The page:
Quote of the Day | 1204

The meaning of consistent striving, modest self-image, and quiet solidarity in politics is mostly lost today, partly because the last great mass movements for change in the West—the Civil Rights, anti-war, and feminist movements—occurred decades ago, in the 1960s and 1970s. During their long absence, decreed by the ideological conceit coined by Margaret Thatcher that “there is no alternative” to neoliberalism, the scope for collection action shrank. Glamorous individuals are increasingly tasked with working miracles. But in societies bitterly polarized by social and economic inequality, the appeal of such figureheads–whether expressed as “Yes, we can,” “Make American great again,” or “En Marche!”–is inevitably limited to specific constituencies. In this demoralizingly fragmented political landscape, many people end up bestowing their hopes upon celebrities with whom they can gratifyingly identify.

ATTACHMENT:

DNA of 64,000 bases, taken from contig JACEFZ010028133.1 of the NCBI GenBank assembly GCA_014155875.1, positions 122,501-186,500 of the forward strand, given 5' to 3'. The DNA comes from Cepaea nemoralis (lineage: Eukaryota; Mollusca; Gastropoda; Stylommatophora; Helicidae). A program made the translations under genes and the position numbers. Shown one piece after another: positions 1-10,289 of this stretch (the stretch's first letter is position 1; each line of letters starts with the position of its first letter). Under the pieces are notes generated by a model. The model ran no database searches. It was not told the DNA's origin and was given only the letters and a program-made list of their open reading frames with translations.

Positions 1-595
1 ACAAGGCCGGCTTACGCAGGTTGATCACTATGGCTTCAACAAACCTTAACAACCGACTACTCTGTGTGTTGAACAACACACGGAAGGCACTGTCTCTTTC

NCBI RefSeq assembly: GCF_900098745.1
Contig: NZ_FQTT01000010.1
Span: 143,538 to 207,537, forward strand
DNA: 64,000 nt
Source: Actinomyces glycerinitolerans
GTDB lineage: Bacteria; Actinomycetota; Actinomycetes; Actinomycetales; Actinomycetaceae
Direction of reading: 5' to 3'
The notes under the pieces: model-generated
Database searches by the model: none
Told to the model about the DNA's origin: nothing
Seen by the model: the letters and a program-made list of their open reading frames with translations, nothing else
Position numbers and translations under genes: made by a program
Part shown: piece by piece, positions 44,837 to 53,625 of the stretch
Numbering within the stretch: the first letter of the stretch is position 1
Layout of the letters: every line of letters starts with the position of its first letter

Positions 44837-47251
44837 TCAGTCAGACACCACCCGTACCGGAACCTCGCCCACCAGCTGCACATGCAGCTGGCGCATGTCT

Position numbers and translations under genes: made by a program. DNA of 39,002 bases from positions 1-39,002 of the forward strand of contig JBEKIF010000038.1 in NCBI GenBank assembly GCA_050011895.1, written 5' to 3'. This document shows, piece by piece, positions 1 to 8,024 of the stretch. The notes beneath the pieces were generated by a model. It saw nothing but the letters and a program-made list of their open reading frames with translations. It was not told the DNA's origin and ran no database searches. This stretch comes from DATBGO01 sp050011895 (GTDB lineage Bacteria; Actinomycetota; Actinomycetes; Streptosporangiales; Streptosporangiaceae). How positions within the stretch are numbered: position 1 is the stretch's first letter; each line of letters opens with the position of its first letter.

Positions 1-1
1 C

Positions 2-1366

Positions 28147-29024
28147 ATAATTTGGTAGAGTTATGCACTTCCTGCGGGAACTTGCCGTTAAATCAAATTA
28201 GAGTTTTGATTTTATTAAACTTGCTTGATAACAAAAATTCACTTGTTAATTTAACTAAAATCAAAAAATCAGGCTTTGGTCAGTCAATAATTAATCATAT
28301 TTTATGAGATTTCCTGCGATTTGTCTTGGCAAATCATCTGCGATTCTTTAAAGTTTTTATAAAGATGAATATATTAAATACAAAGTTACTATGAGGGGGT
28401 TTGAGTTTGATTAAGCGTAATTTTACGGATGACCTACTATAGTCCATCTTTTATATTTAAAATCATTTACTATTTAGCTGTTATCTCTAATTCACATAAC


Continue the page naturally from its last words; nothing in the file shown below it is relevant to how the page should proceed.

Pankaj Mishra, ‘This Poisonous Cult of Personality’

[x]#13506 fan maandag 4 december 2017 @ 12:16:27

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